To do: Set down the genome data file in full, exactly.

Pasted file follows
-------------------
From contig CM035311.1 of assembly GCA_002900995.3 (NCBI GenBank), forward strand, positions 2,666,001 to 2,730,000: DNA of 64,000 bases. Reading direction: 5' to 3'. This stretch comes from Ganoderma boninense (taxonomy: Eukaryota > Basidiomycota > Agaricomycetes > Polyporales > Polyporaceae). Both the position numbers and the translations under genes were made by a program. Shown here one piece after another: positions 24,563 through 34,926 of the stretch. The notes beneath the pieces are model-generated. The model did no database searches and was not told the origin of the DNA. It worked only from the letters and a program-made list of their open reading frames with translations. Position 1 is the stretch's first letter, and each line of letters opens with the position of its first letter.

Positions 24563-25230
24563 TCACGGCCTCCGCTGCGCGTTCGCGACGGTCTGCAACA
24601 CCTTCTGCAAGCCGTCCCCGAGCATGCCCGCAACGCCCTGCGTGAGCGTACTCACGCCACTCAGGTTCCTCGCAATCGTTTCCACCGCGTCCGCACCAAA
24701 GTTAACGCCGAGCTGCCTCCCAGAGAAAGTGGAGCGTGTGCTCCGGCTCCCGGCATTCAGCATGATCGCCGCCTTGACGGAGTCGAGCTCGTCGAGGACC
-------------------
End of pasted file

From contig CM035311.1 of assembly GCA_002900995.3 (NCBI GenBank), forward strand, positions 2,666,001 to 2,730,000: DNA of 64,000 bases. Reading direction: 5' to 3'. This stretch comes from Ganoderma boninense (taxonomy: Eukaryota > Basidiomycota > Agaricomycetes > Polyporales > Polyporaceae). Both the position numbers and the translations under genes were made by a program. Shown here one piece after another: positions 24,563 through 34,926 of the stretch. The notes beneath the pieces are model-generated. The model did no database searches and was not told the origin of the DNA. It worked only from the letters and a program-made list of their open reading frames with translations. Position 1 is the stretch's first letter, and each line of letters opens with the position of its first letter.

Positions 24563-25230
24563 TCACGGCCTCCGCTGCGCGTTCGCGACGGTCTGCAACA
24601 CCTTCTGCAAGCCGTCCCCGAGCATGCCCGCAACGCCCTGCGTGAGCGTACTCACGCCACTCAGGTTCCTCGCAATCGTTTCCACCGCGTCCGCACCAAA
24701 GTTAACGCCGAGCTGCCTCCCAGAGAAAGTGGAGCGTGTGCTCCGGCTCCCGGCATTCAGCATGATCGCCGCCTTGACGGAGTCGAGCTCGTCGAGGACC